Importance of service elements among Chinese gamblers visiting Macau
Wan, Penny Yim King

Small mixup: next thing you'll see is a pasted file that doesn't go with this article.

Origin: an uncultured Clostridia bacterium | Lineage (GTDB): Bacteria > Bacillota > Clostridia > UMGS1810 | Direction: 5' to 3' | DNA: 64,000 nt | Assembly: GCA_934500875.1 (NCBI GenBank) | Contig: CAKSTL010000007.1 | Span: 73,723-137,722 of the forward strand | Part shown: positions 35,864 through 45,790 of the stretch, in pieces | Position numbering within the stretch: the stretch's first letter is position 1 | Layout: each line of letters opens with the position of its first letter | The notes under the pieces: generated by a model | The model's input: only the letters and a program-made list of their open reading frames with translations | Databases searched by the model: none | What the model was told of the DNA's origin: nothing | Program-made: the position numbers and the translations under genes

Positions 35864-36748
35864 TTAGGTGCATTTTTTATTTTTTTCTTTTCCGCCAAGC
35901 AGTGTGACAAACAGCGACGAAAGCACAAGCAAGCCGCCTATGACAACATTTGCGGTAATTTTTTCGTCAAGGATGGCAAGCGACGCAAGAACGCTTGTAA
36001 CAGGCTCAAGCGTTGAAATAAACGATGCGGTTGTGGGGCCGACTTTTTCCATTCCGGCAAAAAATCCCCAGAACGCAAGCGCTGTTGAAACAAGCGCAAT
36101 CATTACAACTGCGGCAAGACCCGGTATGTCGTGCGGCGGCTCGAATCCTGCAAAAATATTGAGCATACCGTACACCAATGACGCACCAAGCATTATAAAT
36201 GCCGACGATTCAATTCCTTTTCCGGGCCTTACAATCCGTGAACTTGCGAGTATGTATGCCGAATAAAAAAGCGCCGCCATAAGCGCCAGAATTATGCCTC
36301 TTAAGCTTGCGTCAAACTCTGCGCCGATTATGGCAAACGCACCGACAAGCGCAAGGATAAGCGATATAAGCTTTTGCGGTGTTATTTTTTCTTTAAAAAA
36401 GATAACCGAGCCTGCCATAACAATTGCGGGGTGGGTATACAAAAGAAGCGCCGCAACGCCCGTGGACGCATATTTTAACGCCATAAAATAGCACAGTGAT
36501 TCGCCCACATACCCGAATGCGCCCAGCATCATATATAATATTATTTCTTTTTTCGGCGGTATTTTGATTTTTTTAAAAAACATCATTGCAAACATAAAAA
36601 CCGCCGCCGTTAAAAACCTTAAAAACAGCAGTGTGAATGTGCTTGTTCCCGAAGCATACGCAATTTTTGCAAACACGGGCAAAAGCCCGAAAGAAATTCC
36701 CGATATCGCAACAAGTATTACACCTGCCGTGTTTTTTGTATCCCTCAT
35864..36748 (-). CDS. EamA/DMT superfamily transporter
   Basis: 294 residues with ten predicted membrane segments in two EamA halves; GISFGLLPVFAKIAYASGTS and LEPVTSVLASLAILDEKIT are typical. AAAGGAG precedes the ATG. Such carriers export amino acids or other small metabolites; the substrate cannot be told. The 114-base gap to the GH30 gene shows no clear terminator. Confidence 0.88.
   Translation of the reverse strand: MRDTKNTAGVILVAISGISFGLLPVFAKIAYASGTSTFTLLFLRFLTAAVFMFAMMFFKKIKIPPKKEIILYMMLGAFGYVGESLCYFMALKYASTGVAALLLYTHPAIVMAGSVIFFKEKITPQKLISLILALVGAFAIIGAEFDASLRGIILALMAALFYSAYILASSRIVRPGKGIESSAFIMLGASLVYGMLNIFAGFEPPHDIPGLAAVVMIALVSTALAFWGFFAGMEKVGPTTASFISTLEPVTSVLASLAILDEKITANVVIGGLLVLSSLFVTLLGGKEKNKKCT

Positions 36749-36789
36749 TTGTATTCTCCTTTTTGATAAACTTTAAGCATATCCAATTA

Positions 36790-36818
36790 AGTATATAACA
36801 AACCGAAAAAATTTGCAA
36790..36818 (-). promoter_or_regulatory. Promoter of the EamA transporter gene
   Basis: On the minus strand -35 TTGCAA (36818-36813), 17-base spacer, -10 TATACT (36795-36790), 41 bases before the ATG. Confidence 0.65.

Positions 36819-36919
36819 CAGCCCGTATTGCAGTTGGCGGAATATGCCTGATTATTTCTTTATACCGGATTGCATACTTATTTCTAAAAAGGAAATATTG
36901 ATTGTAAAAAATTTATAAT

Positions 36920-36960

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Casino gaming is a common form of entertainment in many countries, and the casino gaming industry worldwide is expanding at a rapid pace (Lee et al., 2006). Macau is one of the main locations of the gaming industry in East/Southeast Asia, and is a key part of the economy in Macau. The gaming industry accounted for 83 percent of tax revenue in 2010 (Macau FSB 2011), and also accounted for 14 about percent of Macau’s total employment (Macau DSEC 2008). However, while the industry is thriving, it is a very competitive environment, and individual casinos need to understand their well to attract customers.We specifically examined the importance of various service elements among casino goers visiting Macau from Hong Kong and mainland China. This sort of information is critical in making decisions about details of the marketing mix for various segments (e.g., Wind & Bell 2007). Rϋck & Mende (2008) recommend more extensive use of segmentation analysis in the tourism industry. In this spirit, here we examine importance by home of the visitor (HK, China), marital status, and age, although this is only the preliminary step toward more detailed segmentation analysis.Respondents were asked about what attributes were important in their decision to visit one casino over another. The twenty attributes were mostly taken from Shoemaker and Zemke (2005), with slight adaptation and a few additional questions to reflect Macao’s unique situation. For example, one question asks about the transportation link between Macau’s ferry port or the border gate to different casinos. Questions used a five-point Likert scale ranging from 1 (highly unimportant) to 5 (highly important). The questionnaire was designed in Chinese, and tested in a small pilot of eight casino players to check the relevance and clarity of the questions. On average, respondents took 10 minutes to complete the questionnaire and reported no problems understanding it, so that no changes were required. The main survey was administered in July 2010 in face-to-face interviews with Chinese gamblers through convenience sampling outside ten large casinos. Twenty University of Macau students who were fluent in both Cantonese and Mandarin conducted the interviews. The researchers provided training and on-site demonstration of conducting the interview, and supervised the fieldwork. A total of 371 completed questionnaires were collected, 168 Hong Kong Chinese, and 203 mainland Chinese. (There were also 29 Taiwanese, but this sub-sample was too small for meaningful analysis as a separate segment, and the data on Taiwanese casino goers is not used here.)Factor analysis of these importance ratings yielded six factors accounting for about 58 percent of variance. These six factors are noted in Table 1, in which the 20 questions are organized by the factors on which they loaded. On an overall basis, then, the importance scores are not highly useful in distinguishing what customers want or do not care about much. Every question has a mean indicating some degree of importance significantly above the mid-point of the scale. However, MANOVA shows that the three variables describing characteristics of casino visitors (‘where from’, age, marital status, and their two-way interactions) do differ strongly on some of the dimensions. In particular, f5 employee interaction shows up as being strongly influenced by all three of the characteristics (although by marital status only in interactions with ‘where from’ and age).We focus on employee interaction here, since it is one of the most clear examples of distinct differences among our respondents. Employee interaction is much more important to visitors from mainland China than from Hong Kong, and to the oldest visitors. This importance does not differ much by marital status among mainland Chinese, but among Hong Kong visitors, married visitors think it is significantly more important than do single visitors. Among mainland Chinese, the importance of employee interactions generally rises with age, although the youngest age category (18-27) also rates it more highly than some of the older categories. On the other hand, the overall trend, although erratic, is toward less importance as age increases among Hong Kong visitors.